If you wanted to avoid a compputer, then you could use the hardware de-hiss and record to DAT, create track IDs then burn to a single speed burner such as the HHB Burn It, but both the DAT and the Burn It are becoming obsolete and only available second-hand. There may be other ways of burning a CD without a computer, such as a multi tracker like this http://www.stagebeat.co.uk/P/2631/ but that isn't cheap.

For a Hiss free dictaphone, I guess the only way to go is digital. Your Zoom may be able to do this, but you haven't said what it is exactly. Otherwise the Olympus LS10 or Zoom H4N might be worth considering if your digital dictaphone doesn't have any audio output.
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Re: Audio cassette material - Transferring and cleaning up large amounts!

Postby James Perrett » Tue Dec 13, 2011 10:11 am

flatstanley wrote:

I am prepared to pay a bit of money for the right kit to get this right! And want to stay as far away from computers as possible!


Sorry but the right kit to do this is a computer unless you are prepared to spend ludicrous amounts of money.

If you want to spend the money then you'll need a decent cassette deck with easily adjustable azimuth. Nakamichi decks are often recommended although I've had good success with fairly basic Aiwa decks. You will then need something like the Cedar De-hiss unit at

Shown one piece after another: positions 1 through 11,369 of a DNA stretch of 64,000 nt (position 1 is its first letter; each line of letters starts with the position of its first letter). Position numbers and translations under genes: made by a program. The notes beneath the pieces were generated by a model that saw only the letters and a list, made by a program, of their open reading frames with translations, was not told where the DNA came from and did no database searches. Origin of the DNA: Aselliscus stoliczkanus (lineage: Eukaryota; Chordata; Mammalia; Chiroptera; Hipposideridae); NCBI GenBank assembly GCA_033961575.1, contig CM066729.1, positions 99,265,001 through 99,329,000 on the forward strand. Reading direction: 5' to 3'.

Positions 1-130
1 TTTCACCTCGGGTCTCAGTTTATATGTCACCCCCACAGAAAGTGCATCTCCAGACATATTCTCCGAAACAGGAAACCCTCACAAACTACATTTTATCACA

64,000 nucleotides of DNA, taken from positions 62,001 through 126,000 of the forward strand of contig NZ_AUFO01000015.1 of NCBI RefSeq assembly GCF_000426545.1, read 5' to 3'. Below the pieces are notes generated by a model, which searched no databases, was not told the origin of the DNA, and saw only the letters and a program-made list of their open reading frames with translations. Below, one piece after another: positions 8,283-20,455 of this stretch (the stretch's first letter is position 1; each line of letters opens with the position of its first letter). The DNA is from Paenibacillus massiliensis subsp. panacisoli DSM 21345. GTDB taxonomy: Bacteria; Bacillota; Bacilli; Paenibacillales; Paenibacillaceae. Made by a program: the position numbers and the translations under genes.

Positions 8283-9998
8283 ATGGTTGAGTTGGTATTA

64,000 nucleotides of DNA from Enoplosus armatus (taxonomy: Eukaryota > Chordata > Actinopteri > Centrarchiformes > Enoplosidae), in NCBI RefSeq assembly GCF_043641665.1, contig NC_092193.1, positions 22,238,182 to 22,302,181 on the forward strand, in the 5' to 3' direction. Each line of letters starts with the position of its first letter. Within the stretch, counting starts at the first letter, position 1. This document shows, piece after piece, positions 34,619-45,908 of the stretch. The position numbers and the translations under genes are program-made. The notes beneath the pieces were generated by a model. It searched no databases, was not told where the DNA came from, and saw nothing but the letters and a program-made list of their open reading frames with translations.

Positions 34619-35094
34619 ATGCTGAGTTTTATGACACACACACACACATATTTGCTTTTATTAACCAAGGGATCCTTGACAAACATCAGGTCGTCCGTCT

http://www.cedaraudio.com/products/duo/auto_dehiss.html

together with their A/D convertor at

http://www.cedaraudio.com/products/converters/ada.html

To get the data onto CD you'll need a decent CD recorder but they're hard to find nowadays - the best I could find after a quick search was at

http://www.hhb.co.uk/product_detail.php?id=319

After that you will need some way of checking the CD to make sure there are no errors on it. Clover and Stagetech are two manufacturers that make stand-alone CD testers but they're not cheap.